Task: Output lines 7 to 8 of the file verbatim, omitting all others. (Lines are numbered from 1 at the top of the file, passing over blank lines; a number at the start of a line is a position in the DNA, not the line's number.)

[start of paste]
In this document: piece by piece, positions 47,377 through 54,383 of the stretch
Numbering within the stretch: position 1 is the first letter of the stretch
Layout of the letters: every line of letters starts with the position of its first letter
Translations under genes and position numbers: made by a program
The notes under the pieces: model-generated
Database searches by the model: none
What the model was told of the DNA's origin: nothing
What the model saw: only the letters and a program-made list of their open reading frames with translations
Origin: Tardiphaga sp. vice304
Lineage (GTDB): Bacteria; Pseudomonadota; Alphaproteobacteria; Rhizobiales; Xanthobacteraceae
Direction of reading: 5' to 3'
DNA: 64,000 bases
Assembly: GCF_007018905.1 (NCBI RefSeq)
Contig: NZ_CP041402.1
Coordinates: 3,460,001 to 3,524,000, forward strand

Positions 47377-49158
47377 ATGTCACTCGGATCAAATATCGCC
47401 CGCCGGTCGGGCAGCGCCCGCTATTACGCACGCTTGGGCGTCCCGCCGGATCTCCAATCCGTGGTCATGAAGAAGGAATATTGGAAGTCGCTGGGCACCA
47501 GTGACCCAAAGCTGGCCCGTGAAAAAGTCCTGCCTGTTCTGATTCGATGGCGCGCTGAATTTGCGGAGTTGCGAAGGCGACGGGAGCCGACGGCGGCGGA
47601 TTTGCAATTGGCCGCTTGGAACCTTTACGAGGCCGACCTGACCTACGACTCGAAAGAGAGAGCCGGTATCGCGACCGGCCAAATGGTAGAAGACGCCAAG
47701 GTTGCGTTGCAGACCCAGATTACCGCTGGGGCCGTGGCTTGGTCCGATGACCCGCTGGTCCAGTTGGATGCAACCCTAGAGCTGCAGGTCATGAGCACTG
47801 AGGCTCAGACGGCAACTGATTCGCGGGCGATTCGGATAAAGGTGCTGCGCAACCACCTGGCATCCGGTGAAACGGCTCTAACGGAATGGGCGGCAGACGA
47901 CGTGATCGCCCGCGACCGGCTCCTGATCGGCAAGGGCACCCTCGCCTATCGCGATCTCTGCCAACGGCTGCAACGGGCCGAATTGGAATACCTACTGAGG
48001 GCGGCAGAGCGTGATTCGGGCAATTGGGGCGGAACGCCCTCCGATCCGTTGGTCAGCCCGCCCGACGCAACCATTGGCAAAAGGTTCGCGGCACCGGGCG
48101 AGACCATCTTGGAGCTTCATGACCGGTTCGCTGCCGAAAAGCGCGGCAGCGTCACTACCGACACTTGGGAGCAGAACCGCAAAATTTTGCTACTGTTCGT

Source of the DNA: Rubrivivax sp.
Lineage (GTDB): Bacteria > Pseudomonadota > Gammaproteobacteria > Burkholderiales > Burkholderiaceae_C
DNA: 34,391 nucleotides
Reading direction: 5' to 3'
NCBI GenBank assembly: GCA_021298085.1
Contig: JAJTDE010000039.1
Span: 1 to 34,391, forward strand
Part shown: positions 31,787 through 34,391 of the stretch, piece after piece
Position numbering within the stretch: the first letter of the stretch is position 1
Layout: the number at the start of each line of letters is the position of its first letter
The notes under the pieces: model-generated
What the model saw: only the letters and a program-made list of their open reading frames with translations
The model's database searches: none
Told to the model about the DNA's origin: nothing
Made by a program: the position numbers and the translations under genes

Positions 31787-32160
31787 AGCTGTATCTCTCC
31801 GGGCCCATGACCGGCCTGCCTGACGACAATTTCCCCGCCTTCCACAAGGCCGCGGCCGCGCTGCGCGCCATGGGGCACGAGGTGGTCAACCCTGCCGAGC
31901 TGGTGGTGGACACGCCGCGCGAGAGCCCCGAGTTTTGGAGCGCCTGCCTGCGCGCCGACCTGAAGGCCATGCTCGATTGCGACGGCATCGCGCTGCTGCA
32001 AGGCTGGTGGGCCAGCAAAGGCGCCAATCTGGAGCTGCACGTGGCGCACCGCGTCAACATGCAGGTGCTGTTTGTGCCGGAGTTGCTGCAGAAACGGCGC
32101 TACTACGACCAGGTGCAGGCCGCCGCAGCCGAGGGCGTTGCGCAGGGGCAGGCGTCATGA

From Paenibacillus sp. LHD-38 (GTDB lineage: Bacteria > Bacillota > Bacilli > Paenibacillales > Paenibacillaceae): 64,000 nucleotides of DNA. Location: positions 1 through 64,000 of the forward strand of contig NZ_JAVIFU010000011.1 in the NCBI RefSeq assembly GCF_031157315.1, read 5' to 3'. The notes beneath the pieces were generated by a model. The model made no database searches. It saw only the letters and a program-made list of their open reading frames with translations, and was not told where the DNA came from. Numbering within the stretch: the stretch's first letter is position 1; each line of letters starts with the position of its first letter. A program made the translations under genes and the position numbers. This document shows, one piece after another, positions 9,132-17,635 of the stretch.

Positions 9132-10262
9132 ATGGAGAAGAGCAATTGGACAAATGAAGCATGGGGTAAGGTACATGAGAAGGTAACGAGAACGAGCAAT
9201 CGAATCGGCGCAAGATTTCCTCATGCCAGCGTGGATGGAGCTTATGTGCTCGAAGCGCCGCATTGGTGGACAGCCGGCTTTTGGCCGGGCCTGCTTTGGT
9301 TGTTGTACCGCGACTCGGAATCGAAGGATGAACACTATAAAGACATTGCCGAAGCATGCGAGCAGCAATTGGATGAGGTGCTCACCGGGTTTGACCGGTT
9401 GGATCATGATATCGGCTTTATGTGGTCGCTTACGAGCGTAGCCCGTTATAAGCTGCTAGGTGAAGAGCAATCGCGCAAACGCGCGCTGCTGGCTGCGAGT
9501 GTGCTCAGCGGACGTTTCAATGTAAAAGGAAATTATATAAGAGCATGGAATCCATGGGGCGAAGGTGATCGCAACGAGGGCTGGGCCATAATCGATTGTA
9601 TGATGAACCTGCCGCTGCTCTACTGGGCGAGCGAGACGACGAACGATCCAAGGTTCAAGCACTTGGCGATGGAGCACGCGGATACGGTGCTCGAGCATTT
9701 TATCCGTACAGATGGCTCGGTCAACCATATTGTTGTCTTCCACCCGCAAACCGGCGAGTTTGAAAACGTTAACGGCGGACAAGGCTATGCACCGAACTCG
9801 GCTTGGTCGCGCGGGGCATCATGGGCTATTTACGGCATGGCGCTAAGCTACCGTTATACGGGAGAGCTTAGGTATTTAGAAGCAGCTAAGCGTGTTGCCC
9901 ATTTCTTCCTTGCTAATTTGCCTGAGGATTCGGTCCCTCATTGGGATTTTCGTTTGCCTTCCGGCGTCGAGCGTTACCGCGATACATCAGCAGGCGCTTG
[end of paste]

What the model was told of the DNA's origin: nothing
What the model saw: only the letters and a program-made list of their open reading frames with translations